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"Today the concept of truth is viewed with suspicion, because truth is identified with violence. Over history there have, unfortunately, been episodes when people sought to defend the truth with violence. But they are two contrasting realities. Truth cannot be imposed with means other than itself! Truth can only come with its own light. Yet, we need truth. ... Without truth we are blind in the world, we have no path to follow. The great gift of Christ was that He enabled us to see the face of God".Pope Benedict xvi, February 24th, 2012

The Church is ecumenical, catholic, God-human, ageless, and it is therefore a blasphemy—an unpardonable blasphemy against Christ and against the Holy Ghost—to turn the Church into a national institution, to narrow her down to petty, transient, time-bound aspirations and ways of doing things. Her purpose is beyond nationality, ecumenical, all-embracing: to unite all men in Christ, all without exception to nation or race or social strata. - St Justin Popovitch

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Friday, 31 October 2008

INTRODUCTION TO THIS EDITION


We are not the only English foundation of Benedictines in Peru. The community of Tyburn Convent in London has been here longer than we have. In fact, it was at their suggestion that the Archbishop of Piura should ask the Abbot of Belmont to send monks to make a foundation. That was back in 1980, and a lot of water has passed under the bridge since then. We have moved after many years in Tambogrande to Lima, while the Tyburn nuns moved from Piura to Sechura. I gave them their retreat a year or so ago. They have also made two more foundations, one in Columbia and one in Ecuador. D. Alex. who is in solemn vows and is trying to balance his monastic life, his job as bursar and his life as a student of philosophy at "The Faculty", originally made contact with us in Sechura. We owe the good sisters of Tyburn a lot. Anyway, in homage to them I publish a short video on their foundation in Columbia. They are neighbours of the Benedictine abbey of Guatapé, which has also helped us in many ways.

As I write, Fr Paul Stonham, Abbot of Belmont, is here. He is going this afternoon to visit Fr Joseph whom we left behind in the tropical north to care for his parish near Tambogrande. When we made our move to Lima we did not have the heart to abandon the people of Cruceta; sao Fr Joseph lives with his cat and looks after the parish. The abbot comes quite frequently to Latin America because he represents the interests of monasteries in this region in a fund, called AIM, by which rich monasteries in the first world help poor ones in the third.

We have also had two three month visits from Fr Francis McKenna who is helping us out in many ways, especially in the choir and in the kitchen: his cooking is as good as his singing!!

My next edition of this blog will be written at Belmont. My book "Heaven Revealed. The Holy Spirit and the Mass" is being launched at Belmont
and published by Gracewing on November 27th. I am writing a third on the Sacraments of Initiation, but it doesn´t yet have a title. At Belmont I shall have of time to talk with Br Juan of this monastery who is doing his noviciate under the expert guidance of Fr Brendan. In January I hope to spend some time hearing confessions of people who visit the Basilica of St Paul-Outside-the Walls in Rome. In that case, this blog will have a definitely Roman look in January.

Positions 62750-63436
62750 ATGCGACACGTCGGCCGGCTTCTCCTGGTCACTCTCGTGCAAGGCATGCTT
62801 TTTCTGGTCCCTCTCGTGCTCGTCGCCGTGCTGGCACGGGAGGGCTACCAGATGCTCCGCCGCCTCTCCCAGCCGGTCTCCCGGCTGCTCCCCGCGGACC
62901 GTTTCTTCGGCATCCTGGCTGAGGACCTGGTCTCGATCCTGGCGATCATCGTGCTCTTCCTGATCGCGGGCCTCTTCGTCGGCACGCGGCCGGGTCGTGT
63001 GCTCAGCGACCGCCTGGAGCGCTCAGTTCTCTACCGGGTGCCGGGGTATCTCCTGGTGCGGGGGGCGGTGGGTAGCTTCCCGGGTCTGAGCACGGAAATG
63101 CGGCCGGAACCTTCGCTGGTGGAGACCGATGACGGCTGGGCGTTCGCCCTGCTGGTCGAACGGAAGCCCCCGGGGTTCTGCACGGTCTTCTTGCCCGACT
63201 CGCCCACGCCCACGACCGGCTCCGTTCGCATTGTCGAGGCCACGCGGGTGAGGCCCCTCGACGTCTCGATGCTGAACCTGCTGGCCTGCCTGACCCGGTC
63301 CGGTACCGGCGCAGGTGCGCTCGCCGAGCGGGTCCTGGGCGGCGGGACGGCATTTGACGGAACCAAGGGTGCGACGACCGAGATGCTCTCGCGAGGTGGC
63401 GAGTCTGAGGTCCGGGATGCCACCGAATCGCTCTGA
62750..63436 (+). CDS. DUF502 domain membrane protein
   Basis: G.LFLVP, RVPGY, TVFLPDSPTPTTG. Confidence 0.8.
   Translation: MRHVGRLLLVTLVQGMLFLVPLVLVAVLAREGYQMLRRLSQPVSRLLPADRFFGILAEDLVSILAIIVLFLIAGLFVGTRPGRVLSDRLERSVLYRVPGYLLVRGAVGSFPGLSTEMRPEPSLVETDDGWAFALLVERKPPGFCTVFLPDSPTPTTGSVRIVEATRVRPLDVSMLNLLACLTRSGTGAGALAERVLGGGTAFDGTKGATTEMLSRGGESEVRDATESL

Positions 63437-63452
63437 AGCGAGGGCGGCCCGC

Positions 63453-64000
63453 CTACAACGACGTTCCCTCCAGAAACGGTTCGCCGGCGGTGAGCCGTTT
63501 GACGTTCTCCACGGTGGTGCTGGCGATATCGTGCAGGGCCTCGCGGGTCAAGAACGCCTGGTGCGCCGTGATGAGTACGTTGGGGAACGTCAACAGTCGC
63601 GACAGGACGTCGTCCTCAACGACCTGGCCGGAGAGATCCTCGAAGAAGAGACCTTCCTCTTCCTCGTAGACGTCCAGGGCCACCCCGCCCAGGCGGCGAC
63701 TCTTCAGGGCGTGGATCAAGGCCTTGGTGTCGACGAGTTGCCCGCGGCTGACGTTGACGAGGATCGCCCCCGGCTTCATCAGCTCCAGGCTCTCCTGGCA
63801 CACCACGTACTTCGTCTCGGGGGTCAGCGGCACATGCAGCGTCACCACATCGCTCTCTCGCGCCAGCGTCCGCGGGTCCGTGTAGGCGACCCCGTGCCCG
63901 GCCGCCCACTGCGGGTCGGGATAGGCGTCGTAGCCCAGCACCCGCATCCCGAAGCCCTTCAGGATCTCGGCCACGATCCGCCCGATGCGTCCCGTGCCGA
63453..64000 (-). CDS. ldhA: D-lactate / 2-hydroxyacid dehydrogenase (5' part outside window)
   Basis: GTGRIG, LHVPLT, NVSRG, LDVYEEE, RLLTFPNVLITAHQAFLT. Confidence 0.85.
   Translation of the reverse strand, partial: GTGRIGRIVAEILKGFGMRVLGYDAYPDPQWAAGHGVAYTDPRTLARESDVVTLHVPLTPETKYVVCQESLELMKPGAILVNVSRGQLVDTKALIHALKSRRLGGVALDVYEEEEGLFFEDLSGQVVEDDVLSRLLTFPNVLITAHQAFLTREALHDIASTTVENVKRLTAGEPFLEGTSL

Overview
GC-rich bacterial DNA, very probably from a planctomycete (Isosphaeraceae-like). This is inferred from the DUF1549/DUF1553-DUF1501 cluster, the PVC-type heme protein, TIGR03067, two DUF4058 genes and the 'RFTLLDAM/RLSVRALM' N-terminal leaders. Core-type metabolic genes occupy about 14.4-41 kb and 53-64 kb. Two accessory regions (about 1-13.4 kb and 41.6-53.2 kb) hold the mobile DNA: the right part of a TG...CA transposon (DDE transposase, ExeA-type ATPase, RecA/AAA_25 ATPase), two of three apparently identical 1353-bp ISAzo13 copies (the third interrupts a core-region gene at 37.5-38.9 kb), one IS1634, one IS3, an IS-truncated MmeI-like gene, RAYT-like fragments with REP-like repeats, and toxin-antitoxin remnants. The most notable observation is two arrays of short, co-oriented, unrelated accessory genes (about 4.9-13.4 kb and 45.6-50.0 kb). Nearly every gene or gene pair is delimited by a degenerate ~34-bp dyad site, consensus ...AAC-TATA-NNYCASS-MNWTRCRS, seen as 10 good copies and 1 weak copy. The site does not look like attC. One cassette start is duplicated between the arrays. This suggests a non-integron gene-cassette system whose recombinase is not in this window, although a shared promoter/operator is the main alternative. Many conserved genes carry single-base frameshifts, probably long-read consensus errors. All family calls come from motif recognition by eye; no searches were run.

Ever since we arrived at Pachacamac in August, 2006, we have had a problem. A man with the same family name as St Martin of Lima had invaded the high ground adjacent to the land we had bought and claimed it for himself. This land officially belongs to the state but was normally given to the owner of the habitable lower land next to it, and we plans to build our monastery on it. In fact, we had possession, but he went with people, threatened the watchman who fled, burned down his house and said that it had always been his. Both sides appealed to the Law, and the fiscal ruled that neither side should enter until the dispute had ended. Both sides signed a paper to that effect, but he remained where he was. People like him thrive because of three factors. Firstly, most people do not have papers to prove that the land they live on or use for agriculture is really theirs. Secondly, the law is slow and extremely complicated: the laws governing land have changed radically three times in three years, so that the lawyers often do not know what the latest law is and are not sure how it is to be interpreted, even if they know it; and the authorities that administer the law have totally changed twice in the same period. Thirdly, most people do not have the money, the patience or the self-confidence to defend themselves. The man who invaded the land that would have normally been ours has a long record of disputes with other people over the same kind of thing. That is how he earns his living; but he has managed to stay out of prison. Mostly, people are willing to pay him to leave or he keeps the land unopposed. He is even in dispute with h9is own family!! When we took him on, many people who have been his victims hoped that he would lose this one. After three years in which his lies had to be investigated, he did lose, and he has received a suspended sentence of two years. About four months later - Peruvian legal processes are extremely SLOW - the judge´s secretary went with our lawyers to the area and we were formally given the administration of the land; but we now have to buy it from the state, even though formally, under the old laws, we would have been given it if all this hadn´t happened. I hope we can find the money.



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